radiation in the laboratory to measure H
O line intensities near 1348-1397 nm corresponding to the spectral region
ranging from 7155 to 7417 cm
which is of interest for the in situ monitoring of H
O in a variety of environments to
include combustion studies and atmospheric monitoring. Principally, four transitions of the ν

band have been used
in this study. The line parameters are taken from the HITRAN database and are listed in Table 1
. The line intensities
at different temperatures are derived using the same procedures and partition function expressions as defined in
HITRAN. Line broadening parameters were taken from Delaye, et al, for CO
, O
, N
, and H
O when determining the
pressure from the line widths

Table 1: Spectral line parameters for transitions used in this study. All transitions originate in the ground (0,0,0) vibrational
state (connoted with “) and terminate (1,0,1) vibrational state (connoted with ‘).
λ (nm) ν
S at 296 K
E" (cm
' J",K

1391.67 7185.6 7.947e-22 1045.06 6,6,0 6,6,1
1392.53 7181.1558 1.505e-20 137.17 2,0,2 3,0,3
1392.81 7179.752 2.299e-22 1216.19 7,6,2 7,6,1
1396.37 7161.4101 1.174E-20 224.84 3,1,3 4,1,4


The first step in the data analysis is to determine the frequency integrated peak areas for each line of sight and absorption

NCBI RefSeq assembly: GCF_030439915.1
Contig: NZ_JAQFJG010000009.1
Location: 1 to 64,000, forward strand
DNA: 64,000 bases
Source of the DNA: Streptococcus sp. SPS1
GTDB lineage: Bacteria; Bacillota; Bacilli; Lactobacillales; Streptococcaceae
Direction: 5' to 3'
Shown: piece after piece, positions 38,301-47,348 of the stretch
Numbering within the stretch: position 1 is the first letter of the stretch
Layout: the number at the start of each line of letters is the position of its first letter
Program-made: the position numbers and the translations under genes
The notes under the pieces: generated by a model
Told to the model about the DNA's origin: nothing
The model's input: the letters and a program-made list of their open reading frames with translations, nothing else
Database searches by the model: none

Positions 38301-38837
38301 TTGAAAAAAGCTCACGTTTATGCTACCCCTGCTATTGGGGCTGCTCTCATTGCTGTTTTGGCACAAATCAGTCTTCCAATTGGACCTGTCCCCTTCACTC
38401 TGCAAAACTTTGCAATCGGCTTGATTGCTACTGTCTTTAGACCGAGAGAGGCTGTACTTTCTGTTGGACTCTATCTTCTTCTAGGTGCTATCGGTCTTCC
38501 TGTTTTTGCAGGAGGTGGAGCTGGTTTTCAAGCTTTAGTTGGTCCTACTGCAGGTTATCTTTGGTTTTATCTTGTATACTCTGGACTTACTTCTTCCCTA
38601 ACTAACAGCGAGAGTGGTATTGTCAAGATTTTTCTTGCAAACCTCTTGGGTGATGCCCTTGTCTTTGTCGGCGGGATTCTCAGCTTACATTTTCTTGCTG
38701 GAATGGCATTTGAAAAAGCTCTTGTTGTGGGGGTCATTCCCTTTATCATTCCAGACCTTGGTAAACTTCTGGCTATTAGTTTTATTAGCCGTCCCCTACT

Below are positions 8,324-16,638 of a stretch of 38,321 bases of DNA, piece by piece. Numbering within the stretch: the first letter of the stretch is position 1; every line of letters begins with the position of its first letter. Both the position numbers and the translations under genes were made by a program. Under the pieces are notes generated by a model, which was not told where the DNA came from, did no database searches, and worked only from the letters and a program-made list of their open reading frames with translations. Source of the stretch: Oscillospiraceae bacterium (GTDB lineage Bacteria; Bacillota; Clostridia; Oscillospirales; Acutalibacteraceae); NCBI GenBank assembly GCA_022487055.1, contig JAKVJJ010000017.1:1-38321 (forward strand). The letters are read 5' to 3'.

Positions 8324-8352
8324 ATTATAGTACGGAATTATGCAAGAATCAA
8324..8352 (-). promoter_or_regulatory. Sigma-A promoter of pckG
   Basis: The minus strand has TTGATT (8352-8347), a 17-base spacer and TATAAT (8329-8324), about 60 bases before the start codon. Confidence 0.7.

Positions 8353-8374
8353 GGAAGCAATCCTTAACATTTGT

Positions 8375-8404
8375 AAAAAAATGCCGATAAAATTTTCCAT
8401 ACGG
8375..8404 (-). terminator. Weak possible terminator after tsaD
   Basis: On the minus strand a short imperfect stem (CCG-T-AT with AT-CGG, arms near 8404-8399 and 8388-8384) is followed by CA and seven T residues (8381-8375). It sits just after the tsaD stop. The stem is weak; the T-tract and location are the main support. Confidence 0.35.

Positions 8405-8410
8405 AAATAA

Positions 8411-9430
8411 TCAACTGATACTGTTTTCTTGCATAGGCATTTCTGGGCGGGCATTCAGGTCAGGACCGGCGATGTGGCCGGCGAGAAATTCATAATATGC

feature. This is done by splitting the time multiplexed data in the three spectral regions and then using the reference path
to determine the absorption spectrum. The absorption features in each spectrum are then fit using a voigt profile as
described in section 2. This is all accomplished within an automated function within Igor Pro. The output of this step
yields a time history of frequency integrated absorption as shown in figure 5. As can be seen in figure 5, the axial
position of the shock front can shift at up to 100 Hz due to instability in how the shock anchors in the duct. It also
indicates that the amplitude of these oscillations are approximately 4 cm. Already this is a significant undertaking,
however, several more steps in the data processing are required before accurate estimates of the shock shape can be